The paddlefish is a long-lived (may reach fifty years), late sexually maturing species. For example, the females do not begin spawning until they are seven to ten years old, some even as late as sixteen to eighteen years old, whereas the males begin around age seven, some as late as nine or ten years of age. Females apparently do not spawn every year; rather, they spawn every second or third year, while males take part more frequently, typically every year or every other year. Paddlefish spawn in late spring, provided the combination of environmental parameters is optimal, including water flow, temperature, photoperiod, and availability of gravel substrates suitable for spawning. Paddlefish make upstream spawning runs and prefer silt-free gravel bars and riprap areas in swift water but will also utilize tailwater areas below dams. They are broadcast spawners, and gravid females release up to 500,000 eggs into the water over bare rocks or gravel at the same time males release their sperm. The eggs are adhesive and stick to the rocky substrate. The young are swept downstream after hatching and grow rapidly to adulthood in deep freshwater pools. However, as dams have blocked migratory corridors, and as off-channel habitats on many river reaches have disappeared or become disconnected, paddlefish reproductive success has declined, and paddlefish have increasingly used reservoirs for rearing.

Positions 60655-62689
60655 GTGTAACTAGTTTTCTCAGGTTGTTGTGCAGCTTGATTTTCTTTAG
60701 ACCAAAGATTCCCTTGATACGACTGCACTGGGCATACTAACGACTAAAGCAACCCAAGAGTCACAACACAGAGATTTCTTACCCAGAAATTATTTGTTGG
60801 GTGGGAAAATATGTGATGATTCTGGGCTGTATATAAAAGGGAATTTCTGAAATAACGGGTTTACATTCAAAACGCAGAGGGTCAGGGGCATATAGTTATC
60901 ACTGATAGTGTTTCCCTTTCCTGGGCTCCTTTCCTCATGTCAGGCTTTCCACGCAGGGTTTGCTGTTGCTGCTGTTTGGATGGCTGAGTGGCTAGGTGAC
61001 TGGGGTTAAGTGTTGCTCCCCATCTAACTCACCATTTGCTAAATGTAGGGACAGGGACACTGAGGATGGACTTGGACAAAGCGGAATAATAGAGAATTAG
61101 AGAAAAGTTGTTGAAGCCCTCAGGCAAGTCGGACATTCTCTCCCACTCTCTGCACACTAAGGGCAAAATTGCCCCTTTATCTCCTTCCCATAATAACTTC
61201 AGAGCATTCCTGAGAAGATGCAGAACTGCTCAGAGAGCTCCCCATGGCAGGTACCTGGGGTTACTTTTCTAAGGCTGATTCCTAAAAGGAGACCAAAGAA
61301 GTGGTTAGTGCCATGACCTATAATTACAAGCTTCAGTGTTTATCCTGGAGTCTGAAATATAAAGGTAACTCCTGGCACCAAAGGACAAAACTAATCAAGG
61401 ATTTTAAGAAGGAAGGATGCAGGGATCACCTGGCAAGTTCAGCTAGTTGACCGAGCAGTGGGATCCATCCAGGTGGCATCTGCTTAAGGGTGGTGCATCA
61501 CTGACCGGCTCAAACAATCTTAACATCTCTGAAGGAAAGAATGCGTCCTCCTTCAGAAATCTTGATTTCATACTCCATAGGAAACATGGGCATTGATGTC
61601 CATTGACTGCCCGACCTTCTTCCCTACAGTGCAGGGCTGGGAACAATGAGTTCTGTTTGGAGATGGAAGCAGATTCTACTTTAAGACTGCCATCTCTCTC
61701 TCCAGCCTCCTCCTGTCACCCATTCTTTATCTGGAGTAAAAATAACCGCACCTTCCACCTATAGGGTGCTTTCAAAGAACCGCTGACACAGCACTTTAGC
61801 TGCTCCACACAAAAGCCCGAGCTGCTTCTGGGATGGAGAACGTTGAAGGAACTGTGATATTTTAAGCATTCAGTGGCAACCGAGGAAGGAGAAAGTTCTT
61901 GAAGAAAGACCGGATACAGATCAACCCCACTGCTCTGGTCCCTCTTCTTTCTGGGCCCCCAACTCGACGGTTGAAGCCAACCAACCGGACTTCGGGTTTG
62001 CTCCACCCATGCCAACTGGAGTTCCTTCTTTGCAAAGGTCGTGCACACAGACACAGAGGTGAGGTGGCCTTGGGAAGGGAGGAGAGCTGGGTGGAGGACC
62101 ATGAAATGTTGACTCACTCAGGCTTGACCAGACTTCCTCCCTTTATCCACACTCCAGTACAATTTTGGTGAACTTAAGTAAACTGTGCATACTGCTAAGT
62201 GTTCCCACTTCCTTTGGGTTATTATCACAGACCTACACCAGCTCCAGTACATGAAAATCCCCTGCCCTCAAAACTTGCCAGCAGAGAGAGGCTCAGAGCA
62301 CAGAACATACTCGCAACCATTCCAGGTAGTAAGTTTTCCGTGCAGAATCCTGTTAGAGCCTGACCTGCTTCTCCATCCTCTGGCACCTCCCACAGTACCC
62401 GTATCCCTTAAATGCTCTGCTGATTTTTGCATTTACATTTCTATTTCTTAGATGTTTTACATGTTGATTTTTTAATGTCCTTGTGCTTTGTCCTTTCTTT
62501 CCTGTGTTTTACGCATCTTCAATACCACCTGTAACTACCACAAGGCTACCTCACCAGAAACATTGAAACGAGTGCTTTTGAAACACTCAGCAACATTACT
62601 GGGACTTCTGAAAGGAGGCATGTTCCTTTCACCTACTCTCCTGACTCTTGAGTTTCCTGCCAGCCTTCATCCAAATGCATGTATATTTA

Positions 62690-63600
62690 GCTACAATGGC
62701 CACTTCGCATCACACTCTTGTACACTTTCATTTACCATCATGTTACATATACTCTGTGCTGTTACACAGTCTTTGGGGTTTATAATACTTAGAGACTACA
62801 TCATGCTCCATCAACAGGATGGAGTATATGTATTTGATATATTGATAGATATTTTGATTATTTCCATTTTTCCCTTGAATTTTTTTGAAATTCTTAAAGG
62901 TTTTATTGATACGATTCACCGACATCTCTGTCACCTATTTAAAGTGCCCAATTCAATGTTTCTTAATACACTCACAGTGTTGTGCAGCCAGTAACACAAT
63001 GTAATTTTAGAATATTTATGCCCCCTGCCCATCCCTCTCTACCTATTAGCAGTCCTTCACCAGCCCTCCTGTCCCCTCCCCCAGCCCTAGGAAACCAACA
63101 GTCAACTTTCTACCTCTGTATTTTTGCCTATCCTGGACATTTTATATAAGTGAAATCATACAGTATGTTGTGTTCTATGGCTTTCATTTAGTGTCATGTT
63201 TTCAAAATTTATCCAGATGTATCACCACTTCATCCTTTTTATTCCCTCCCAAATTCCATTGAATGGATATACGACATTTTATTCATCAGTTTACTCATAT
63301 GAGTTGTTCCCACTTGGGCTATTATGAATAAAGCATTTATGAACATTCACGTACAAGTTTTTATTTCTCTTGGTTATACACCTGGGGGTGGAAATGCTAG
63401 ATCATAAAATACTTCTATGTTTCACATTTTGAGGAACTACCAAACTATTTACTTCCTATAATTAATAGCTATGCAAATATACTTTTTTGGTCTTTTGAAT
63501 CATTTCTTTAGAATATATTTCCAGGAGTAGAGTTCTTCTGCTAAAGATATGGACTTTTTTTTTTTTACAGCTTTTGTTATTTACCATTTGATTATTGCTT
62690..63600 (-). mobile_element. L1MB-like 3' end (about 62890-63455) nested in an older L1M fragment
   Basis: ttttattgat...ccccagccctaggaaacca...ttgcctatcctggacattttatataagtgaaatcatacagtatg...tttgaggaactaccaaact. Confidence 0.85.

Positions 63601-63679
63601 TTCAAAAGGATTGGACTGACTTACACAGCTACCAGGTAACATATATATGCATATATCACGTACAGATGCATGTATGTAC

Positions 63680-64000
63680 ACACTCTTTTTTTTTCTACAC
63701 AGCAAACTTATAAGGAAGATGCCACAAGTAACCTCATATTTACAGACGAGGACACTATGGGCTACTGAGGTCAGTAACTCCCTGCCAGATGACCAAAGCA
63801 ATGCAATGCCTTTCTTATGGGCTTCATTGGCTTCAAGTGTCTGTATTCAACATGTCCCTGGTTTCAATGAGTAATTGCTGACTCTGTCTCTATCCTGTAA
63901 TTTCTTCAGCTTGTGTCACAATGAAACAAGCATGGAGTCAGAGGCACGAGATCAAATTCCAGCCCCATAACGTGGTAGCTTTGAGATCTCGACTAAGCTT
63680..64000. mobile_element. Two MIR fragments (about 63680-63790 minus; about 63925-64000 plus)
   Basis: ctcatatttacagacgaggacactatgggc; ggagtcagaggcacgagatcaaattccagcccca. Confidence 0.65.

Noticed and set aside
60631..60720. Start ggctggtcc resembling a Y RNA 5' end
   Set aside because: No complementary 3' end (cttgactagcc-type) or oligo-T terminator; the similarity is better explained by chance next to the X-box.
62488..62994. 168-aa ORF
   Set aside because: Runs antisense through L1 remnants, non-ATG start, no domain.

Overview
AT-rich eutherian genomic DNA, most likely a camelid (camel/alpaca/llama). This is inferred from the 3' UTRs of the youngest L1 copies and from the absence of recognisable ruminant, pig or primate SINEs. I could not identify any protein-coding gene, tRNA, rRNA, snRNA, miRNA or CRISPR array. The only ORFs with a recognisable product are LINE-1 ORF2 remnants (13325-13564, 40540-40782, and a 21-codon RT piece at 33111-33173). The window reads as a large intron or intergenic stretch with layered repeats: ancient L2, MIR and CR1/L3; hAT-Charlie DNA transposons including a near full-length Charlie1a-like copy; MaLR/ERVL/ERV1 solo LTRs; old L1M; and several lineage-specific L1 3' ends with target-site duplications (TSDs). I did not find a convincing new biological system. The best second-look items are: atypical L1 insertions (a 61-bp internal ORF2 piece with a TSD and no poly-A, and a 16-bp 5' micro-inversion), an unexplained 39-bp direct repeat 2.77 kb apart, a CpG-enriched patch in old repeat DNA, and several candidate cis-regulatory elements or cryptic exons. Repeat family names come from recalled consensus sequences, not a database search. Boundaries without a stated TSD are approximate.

Paddlefish jaws are distinctly adapted for filter feeding only. They are random suspension filter feeders with a diet that consists primarily of zooplankton (mostly cladocerans and copepods) and occasionally small insects, insect larvae (mayflies), and small fish. Paddlefish are indiscriminate feeders that also ingest detritus and sand along with their prey items. When feeding, this fish swims with its mouth gaping, straining small plankton and appropriately sized particles from the water with its gill rakers. Unlike popular fish lore among anglers, the paddlefish does not use its rostrum for rooting in substrate for feeding. Rather, for foraging, they possess electroreceptors on their bills to detect weak electrical fields of prey items in the water column. In addition to these electroreceptors, paddlefish also have sensory pores covering nearly fifty percent of the skin surface extending from the rostrum to the top of the head down to the tips of the gill flaps.